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Giselle: Perfect Grace and Balance
April 2, 2019
Our dancers Yui Sugawara & Alessio Scognamiglio in rehearsal for Giselle

Giselle is a ballet about love and betrayal in love. It’s a tale about confronting truths and moving past them, leading to acceptance and forgiveness. If there’s an inspiring role that many ballerinas covet, it’s Giselle. It’s an acting challenge, with an extended mad scene that dancers long to do. Giselle’s pathos must stir audiences. Key to the success of the production is the character’s transformational arc: the depiction of heart, hurt, and passion and the final sacrifice to save the man who betrayed her.

Jennifer Homans, in Apollo’s Angels, recalls that at the turn-of-the-last-century Alexander Gorsky’s realism apparently removed any trace of Romanticism from the ballet: “He scribbled a note instructing his Giselle to ‘be a temperamental wench––don’t dance on pointe (too sugary). Jump like a young goat and really do go mad. Die with your legs apart, not placing one on the other.’”

Reworkings of Giselle have portrayed the character’s dramatic flare and virtuosity, or concentrated on her Romantic era innocence and purity. The classic role is special to many dancers because it demands that the dancer be skilful with their technique and able to use it expressively, as well as portray a storm of emotions, and not in a hackneyed way. Prima ballerina assoluta Alicia Alonso indicates, “Giselle’s own story is right there onstage. If her story is not told onstage, then you cannot believe any of the other Wilis… It’s about following the story logically, and basing the pantomime in reality.”

Giselle furnished Anik Bissonnette, former Les Grands Ballets prima ballerina, with a real triumph. The role, she recalls, “transcends technique.” As with all classical ballets, “you have to master the steps, but what distinguishes the role of Giselle is that the character really goes through the gamut of emotions… Giselle is a heroine, first transported by joy, who will experience sadness and melancholy, but, above all, will experience the pain of betrayal. Everyone has lived this humiliation, this rupture, one way or another. That's why this ballet touches so many people and is so rewarding for a dancer.”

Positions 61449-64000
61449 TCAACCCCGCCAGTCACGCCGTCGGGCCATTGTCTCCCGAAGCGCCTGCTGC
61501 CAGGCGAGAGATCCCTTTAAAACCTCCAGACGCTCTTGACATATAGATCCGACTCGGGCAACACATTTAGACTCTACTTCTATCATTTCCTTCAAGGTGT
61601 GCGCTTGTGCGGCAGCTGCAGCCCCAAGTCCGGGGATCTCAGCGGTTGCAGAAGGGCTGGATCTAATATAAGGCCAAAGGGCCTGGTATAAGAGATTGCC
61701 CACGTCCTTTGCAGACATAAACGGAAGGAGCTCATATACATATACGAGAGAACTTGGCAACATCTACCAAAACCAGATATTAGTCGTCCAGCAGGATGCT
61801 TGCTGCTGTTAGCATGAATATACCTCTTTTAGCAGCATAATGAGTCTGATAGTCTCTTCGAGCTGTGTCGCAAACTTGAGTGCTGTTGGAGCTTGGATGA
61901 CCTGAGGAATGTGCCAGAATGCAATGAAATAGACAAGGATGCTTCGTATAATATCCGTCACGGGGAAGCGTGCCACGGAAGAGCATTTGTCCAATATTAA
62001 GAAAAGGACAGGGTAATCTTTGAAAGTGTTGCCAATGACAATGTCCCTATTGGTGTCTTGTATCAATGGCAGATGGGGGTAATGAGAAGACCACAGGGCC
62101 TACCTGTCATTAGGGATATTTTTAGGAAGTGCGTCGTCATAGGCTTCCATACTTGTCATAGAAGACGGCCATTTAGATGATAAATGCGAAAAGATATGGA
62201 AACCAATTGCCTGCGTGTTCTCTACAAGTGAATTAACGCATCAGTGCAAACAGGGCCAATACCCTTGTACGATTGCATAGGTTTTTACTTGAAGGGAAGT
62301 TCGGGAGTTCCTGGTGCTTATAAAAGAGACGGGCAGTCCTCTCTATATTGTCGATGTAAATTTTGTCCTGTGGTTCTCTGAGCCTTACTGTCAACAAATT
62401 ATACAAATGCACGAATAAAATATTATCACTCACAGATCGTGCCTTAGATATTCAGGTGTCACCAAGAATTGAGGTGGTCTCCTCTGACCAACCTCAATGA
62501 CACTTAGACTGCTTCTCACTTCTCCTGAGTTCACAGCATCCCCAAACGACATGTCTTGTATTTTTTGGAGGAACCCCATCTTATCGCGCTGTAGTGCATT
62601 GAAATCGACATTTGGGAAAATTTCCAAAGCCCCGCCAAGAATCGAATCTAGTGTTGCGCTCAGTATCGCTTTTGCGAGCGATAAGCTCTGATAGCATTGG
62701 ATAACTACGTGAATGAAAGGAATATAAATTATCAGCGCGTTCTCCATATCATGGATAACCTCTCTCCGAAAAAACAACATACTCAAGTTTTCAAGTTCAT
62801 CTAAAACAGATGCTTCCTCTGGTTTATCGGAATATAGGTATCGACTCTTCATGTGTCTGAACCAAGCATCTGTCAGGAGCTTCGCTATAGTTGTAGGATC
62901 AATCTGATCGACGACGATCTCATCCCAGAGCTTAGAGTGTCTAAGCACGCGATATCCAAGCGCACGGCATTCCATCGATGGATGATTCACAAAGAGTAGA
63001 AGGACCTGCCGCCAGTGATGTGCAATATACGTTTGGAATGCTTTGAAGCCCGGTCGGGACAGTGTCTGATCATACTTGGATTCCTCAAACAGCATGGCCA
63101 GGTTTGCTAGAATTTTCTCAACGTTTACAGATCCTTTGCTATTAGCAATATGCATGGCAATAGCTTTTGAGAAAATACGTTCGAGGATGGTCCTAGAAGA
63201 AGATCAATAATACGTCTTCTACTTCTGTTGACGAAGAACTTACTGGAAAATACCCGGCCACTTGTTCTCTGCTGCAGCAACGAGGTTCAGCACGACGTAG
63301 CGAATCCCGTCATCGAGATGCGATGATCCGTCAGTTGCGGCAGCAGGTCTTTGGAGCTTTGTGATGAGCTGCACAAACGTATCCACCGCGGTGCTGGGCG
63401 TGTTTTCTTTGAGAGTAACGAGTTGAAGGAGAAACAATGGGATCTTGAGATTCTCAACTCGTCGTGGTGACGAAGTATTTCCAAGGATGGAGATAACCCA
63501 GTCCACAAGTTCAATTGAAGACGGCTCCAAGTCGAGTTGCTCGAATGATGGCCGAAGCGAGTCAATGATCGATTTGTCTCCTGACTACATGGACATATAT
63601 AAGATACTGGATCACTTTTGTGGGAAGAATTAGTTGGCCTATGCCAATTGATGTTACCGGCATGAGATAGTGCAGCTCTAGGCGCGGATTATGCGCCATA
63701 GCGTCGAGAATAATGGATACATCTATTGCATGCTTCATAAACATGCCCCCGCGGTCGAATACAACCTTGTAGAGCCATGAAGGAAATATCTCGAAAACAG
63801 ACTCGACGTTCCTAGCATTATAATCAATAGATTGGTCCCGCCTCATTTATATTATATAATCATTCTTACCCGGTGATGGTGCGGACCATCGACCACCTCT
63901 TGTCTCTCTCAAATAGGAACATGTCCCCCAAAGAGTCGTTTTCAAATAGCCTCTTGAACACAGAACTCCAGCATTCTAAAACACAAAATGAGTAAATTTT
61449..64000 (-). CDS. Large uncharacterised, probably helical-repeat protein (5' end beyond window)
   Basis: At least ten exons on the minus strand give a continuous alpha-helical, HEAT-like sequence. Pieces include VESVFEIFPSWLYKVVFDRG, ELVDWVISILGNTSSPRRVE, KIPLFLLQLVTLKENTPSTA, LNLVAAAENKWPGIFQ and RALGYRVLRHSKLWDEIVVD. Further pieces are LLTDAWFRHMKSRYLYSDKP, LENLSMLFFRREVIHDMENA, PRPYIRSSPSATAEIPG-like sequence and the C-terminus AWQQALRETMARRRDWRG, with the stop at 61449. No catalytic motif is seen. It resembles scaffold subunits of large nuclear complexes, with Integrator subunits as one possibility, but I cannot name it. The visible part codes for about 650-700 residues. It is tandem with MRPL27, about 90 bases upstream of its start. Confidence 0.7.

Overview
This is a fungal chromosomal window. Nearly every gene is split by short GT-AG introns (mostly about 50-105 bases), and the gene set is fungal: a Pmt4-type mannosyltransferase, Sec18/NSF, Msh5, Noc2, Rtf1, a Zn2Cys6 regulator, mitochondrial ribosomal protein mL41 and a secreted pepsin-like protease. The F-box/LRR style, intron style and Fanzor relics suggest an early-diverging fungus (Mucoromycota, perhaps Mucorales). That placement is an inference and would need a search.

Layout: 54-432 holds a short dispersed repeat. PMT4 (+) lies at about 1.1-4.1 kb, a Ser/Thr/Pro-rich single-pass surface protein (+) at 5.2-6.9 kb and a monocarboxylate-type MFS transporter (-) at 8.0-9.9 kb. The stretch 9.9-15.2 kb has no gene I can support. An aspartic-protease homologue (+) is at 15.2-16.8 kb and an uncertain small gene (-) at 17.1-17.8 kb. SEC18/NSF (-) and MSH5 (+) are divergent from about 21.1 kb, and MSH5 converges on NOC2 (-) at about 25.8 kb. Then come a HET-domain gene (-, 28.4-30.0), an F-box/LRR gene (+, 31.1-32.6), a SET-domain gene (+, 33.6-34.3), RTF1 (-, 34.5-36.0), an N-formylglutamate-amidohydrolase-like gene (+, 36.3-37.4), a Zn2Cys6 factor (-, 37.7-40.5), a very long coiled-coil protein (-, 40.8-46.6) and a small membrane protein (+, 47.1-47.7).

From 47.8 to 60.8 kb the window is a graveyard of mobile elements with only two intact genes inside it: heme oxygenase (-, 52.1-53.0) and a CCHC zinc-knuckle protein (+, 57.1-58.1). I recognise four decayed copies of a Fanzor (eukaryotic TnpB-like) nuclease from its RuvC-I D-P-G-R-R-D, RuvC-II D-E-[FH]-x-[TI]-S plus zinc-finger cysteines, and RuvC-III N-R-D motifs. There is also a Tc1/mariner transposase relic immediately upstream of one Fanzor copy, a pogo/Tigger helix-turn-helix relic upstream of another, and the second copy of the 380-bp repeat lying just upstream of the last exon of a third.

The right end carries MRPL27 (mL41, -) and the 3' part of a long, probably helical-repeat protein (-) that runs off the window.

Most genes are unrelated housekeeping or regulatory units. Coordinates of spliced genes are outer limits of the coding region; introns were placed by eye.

“Everyone has lived this humiliation, this rupture, one way or another. That's why this ballet touches so many people and is so rewarding for a dancer.”

Many Giselle interpreters talk about achieving technically perfect poise and balance, but also the need to add richness to understand the part. Physical command, conviction and concentration reflect former prima ballerina Andrea Boardman’s perspective on the role. During her 21-year engagement with Les Grands Ballets, Boardman was fortunate to perform Giselle on four different occasions, “and with four different partners!” she relates. Ever since she saw her first live performance of Giselle in 1978 with Gelsey Kirkland and Mikhail Baryshnikov at Lincoln Centre in New York, she says she knew she had to dance this ballet. “There was something about the fragility, yet profound strength of Giselle that resonated with me.”

For Boardman, each opportunity was equally challenging with the technical and interpretive demands that the work required, but she “loved the process of reflection and immersing my heart and soul into developing the role. The transformation from an innocent peasant girl wounded by deception and driven to madness into an ethereal spirit able to find forgiveness in her heart was so compelling to explore.”

Boardman’s unique artistic talent is reflected in her “constantly going through the ballet in my mind long after rehearsals had ended—searching for a small detail or intention that would express the depth of this character.” Imagery and music were important sources of inspiration and ultimately guided her in finding meaning in each and every gesture or movement. “Discovering how to shape the musical phrasing helped to support the demanding technical control that was necessary. Every note of the music embodied the lyrical flow that simply transcended the physicality into an almost spiritual experience,” says Boardman. “What a contrast it was to delve into the mad scene, which demanded such deep emotional expression. Yet I found that by allowing myself to go there—to experience that place of vulnerability while remaining true to the character—the moment felt much more genuine as I searched for my own interpretation of this timeless classic.”

by Philip Szporer

Artistic Team
19, 2019